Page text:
There is data that should remain private and confidential which is not necessarily personal in nature. Financial transactions are one example showing why permissioned distributed ledgers have been a more prudent choice for financial institutions interested in blockchain.
Now, a new development called “secret smart contracts” could enable the private storage of data on a public blockchain. Blockchains such as Ethereum allow the automatic execution of smart contracts, with the results stored as a permanent record. However, on a public blockchain, this data is then not private.
Enigma is developing a new protocol that will run on top of existing blockchains such as Ethereum. It uses a technology called Secure Multi-Party Computation to ensure that the contents of smart contracts remain completely confidential. The technology breaks a contract code into multiple sections, which are then encrypted independently from one another. By doing so, the contracts are unintelligible to any single party on the network.
Public Blockchain, Private Data
ReBloc is developing a solution for the real estate big data marketplace using smart contracts to assure data confidentiality on their platform. Real estate data is notoriously fraught with issues around its integrity and quality mainly due to the small number of providers dominating the market. By using blockchain to create a secure data marketplace, ReBloc hopes to level the playing field and open up opportunities for smaller players to enjoy the benefits of big data that is both accurate and accessible.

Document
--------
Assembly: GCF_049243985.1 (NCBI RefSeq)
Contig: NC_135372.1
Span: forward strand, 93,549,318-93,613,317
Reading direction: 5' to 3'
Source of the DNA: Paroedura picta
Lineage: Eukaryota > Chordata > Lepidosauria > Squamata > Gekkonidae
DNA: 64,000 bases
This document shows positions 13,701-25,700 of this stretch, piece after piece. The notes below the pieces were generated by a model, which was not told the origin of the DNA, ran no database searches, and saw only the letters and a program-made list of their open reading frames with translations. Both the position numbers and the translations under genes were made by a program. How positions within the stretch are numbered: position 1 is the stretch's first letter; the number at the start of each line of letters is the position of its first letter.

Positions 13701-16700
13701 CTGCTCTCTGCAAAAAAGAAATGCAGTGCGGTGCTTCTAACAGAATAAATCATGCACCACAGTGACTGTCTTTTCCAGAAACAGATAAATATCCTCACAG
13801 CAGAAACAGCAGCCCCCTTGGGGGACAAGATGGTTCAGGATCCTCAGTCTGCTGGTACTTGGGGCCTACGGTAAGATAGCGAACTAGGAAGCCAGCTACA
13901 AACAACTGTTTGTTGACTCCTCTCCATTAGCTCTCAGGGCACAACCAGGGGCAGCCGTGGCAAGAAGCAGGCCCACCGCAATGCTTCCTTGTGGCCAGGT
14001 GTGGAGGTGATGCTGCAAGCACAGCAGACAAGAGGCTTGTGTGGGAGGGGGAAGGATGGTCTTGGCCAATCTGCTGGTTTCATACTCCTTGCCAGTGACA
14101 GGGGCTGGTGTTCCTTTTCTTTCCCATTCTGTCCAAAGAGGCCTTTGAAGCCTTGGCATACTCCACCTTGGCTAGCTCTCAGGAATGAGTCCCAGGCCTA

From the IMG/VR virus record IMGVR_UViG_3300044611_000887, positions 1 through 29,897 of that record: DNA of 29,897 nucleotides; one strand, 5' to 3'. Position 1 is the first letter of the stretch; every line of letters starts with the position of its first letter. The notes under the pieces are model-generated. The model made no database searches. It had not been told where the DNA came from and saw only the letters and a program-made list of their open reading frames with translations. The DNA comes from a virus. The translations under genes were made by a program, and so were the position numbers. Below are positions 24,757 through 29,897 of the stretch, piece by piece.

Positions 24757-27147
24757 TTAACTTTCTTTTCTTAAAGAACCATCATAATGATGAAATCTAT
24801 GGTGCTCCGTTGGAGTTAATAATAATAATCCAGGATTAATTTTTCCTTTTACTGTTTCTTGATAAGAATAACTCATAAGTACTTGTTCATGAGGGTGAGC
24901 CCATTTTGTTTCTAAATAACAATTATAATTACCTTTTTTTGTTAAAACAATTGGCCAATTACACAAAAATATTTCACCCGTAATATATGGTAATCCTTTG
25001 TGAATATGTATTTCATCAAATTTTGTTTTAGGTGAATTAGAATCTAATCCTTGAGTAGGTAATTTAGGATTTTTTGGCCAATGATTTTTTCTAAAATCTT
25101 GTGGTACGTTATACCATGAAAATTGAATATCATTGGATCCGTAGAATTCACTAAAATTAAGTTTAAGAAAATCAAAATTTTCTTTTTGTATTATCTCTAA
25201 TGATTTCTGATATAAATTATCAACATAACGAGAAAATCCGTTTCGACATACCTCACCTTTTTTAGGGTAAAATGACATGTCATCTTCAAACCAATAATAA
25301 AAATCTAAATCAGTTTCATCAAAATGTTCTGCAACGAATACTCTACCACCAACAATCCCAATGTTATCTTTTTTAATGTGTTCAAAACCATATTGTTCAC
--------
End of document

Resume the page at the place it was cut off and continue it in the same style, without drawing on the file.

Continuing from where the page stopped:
Rebloc is also developing a protocol to validate the integrity of the data being sold in the marketplace. When a user is interested in purchasing data from a vendor, a smart contract opens containing a validation layer which compares the data offered against other datasets to determine its accuracy. Once it has validated the data and without any third party intervention, it releases it to the user and sends payment to the vendor. In this way, the system is trustless and users can rely on receiving accurate data.
Zero-knowledge proofs offer a way for the nodes of a blockchain network to verify the truth of a transaction, without knowing the contents of the transaction itself. Chronicled is a blockchain project employing this to great effect in managing supply chains.
In a supply chain, a procuring party doesn’t want the pricing or supply volume for each supplier to become public information. Therefore, Chronicled uses zero-knowledge proofs to keep the transactions within the supply chain confidential. A supply chain transaction is verifiable, without requiring users to disclose all the details behind it.
As things stand, blockchain adoption is in the very early stages. However, in the face of companies like Google keeping a stranglehold on our right to data privacy, blockchain solutions offer a glimmer of hope for concerned individuals. Perhaps in the future, blockchain will be the technology of choice for ensuring sovereignty over our personal data.